This is evident in the quality of the reliefs in Seti’s tomb, which were among the most sophisticated in the Valley of the Kings. Belzoni found the wall paintings in excellent condition with some of the artists’ brushes and paints even left on the floor. Belzoni and his assistant Alessandro Ricci meticulously copied the reliefs in a series of stunning watercolours, several which, on loan from Bristol Museum and Art Gallery, feature prominently in the exhibition.
The huge alabaster sarcophagus which originally held Seti’s mummified remains was removed by Belzoni and eventually purchased by John Soane in 1824, who gave it pride of place in the Sepulchral Chamber at the heart of the Museum. According to Belzoni, the sarcophagus ‘merits the most particular attention, not having its equal in the world, and being such as we had no idea could exist.’
‘Distinguished fashionables and literary characters’ to celebrate his purchase, the exhibition also presents more recent conservation and research into the object. In addition, the exhibition will feature a new high-resolution 3-D digital scan of the sarcophagus by Factum Arte, which will be displayed adjacent to real fragments of its broken lid.
If you would like any more information, please contact the museum firstname.lastname@example.org
Family & Local History Fair with Crafts
Saturday 14 October 10am – 4pm
Doncaster District Family History Soc.
At Doncaster Deaf College sports hall
This annual event features at least 45 exhibitors, Family & Local History Societies, Advice & Help Desks, Transcriptions, Indexes, Genealogy supplies, Books, Data CDs, Postcards, Software, Map Reprints, Crafts, and so much more
Two free talks - Myko Clelland, Partnerships & Outreach Manager will help you get the best from FindMyPast, & Ian Dewhirst Leeds based author & historian looks back at the 1950s.
Come and learn about how best to research your family history with the experts and understand more about the development of the local area along with its heritage.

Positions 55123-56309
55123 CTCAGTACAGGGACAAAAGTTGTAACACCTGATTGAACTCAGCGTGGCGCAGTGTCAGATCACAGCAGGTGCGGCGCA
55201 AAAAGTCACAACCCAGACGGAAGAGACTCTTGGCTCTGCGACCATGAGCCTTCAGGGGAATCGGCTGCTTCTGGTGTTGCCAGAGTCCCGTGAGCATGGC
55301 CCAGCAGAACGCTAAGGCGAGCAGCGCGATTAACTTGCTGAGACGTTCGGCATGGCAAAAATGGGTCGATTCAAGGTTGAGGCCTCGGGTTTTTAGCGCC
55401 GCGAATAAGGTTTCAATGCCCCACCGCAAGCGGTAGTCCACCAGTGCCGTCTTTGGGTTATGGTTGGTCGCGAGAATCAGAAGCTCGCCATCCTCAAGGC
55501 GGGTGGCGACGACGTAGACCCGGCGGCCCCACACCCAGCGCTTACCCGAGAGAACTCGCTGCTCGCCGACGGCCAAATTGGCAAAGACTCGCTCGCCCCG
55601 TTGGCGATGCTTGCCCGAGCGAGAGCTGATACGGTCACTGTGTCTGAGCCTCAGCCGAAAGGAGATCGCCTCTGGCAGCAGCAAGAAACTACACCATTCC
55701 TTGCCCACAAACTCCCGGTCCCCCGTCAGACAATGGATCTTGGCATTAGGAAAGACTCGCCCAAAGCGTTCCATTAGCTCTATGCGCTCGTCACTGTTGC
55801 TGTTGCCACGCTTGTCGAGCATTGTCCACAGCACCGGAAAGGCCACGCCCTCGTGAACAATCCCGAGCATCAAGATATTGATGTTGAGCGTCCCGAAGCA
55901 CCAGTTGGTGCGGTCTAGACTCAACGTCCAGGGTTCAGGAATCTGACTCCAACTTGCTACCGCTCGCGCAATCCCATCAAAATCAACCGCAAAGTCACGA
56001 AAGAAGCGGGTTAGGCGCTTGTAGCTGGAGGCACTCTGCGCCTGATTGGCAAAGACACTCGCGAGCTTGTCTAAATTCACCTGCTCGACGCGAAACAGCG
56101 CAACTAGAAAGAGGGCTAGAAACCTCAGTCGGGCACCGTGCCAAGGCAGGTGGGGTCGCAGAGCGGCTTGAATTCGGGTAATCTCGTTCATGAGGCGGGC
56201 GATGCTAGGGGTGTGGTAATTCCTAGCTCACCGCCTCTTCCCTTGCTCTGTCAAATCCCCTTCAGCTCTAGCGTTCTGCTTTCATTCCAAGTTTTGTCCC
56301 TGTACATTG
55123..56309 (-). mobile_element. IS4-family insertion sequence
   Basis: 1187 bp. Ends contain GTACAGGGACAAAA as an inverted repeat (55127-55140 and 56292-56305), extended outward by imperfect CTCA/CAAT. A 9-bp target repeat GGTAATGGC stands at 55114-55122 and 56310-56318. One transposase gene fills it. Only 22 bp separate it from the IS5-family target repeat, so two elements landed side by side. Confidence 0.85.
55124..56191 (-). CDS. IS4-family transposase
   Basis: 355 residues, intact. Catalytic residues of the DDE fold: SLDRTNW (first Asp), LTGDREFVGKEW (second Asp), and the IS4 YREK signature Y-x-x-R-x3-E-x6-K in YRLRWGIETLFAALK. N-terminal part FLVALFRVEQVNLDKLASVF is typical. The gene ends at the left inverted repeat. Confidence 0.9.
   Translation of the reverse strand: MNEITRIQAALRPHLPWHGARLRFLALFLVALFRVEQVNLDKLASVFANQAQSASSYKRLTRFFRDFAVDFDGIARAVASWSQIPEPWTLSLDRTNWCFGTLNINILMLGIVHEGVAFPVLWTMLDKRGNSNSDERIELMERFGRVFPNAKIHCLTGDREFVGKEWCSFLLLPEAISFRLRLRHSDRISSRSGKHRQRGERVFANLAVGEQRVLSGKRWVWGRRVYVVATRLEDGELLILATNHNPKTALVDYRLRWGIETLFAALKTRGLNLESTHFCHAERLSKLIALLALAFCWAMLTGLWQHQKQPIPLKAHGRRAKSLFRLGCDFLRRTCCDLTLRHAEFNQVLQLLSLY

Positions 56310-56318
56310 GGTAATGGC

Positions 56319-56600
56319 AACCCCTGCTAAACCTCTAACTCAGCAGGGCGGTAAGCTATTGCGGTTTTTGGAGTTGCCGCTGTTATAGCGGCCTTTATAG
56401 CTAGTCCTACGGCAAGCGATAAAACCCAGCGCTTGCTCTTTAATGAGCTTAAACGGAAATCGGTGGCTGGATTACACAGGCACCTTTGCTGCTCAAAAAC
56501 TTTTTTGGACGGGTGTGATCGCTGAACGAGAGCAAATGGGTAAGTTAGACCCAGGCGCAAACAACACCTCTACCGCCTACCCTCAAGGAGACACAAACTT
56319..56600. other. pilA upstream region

Admission just £1, under 14 free - More details please see their website.
Annual General Meeting and Symposium of Recent Work in Wales (in conjunction with CIfA Wales)
Saturday 14 October, The Royal Oak, The Cross, Welshpool
CBA Wales Cymru group AGM and business meeting at 10.30 am followed by CIFA Wales group AGM
Afternoon Symposium at 1.45 pm until 4.00 pm
Lectures include recent discoveries in the south east and north west Wales, and the conclusion of work at Whitesands Bay, St Davids, as seen in British Archaeology No 156.
Members and Non Members welcome.
YORK ARCHAEOLOGY CONFERENCE 2017: ‘Something for Everyone’
14 October 2017
Sponsored by York Archaeological Forum, adviser to City of York Council on archaeology and the historic environment
City of York Council, West Offices, Station Rise, York
Sponsored by York Archaeological Forum, will feature a miscellany of reports on recent archaeological work in the city and its region. The topics reflect a continuing, vigorous and wide-ranging scope of archaeological research in which new and important discoveries are being made all the time in almost every period of the past from early prehistory to the early modern era. The speakers reflect the varied membership of the Forum with representatives of local archaeological contractors, the university, the York Museums Trust and a local community group as well City of York Council’s archaeologist.
For details of the programme and information on how to book, please see below for the attached PDF.
The conference will be held in the George Hudson Room in West Offices, Tanner Row York. The venue is fully accessible.
Saturday 14 October
10:00 – 17:00
Saxons and Vikings in Devon and Somerset
15 October 2017 Somerset
A fascinating one day conference exploring the exciting period when Saxons and Vikings fought for dominance, but also lived and traded together. The latest archaeological evidence for the Saxons and Vikings in Devon and Somerset will be complemented by a broader view of the intriguing issues of power, religion, ethnicity and identity in Anglo-Scandinavian England. Optional visit to Saxon longhall at Avalon Marshes Centre at end of the day. £20 including buffet lunch and tea and coffee. Concessions £17. Book through Strode Theatre 01458 442846. Visit the website.
Committee for Archaeology in Gloucestershire
21 October 2017
The Committee for Archaeology in Gloucestershire's annual conference is on Saturday 21 October 2017 in the Guildhall, Gloucester from 10am to 5pm. The theme of the conference is " The Historic Landscape of Gloucestershire: Prehistoric to Industrial
The programme is:-
- Dr Keith Ray "Offa's Dyke in Gloucestershire"
- Dr Tom Moore of University of Durham "Becoming the Dobunni: the Middle and Late Iron Age in Gloucestershire"
- Prof Tim Darvill of University of Bournemouth "Abbey Home Farm, Cirencester - one land: many landscapes"
- Neil Holbrook of Cotswold Archaeology "The countryside of Roman Gloucestershire"
- Prof Jennifer Tann "Walking into the picture: the woollen industry through contemporary artists' eyes"
- Jon Hoyle of Gloucestershire County Council "Hidden Landscapes in the Forest of Dean"
- Prof Christopher Dyer of University of Leicester "New light on the medieval Gloucestershire landscape; using field work and documents"
- Steve Crowther and Amanda Adams of Historic England "From bomb dump to rubbish dump? The legacy of twentieth-century military infrastructure in and around Gloucestershire"
Tickets cost £15 including tea/coffee and booking is essential.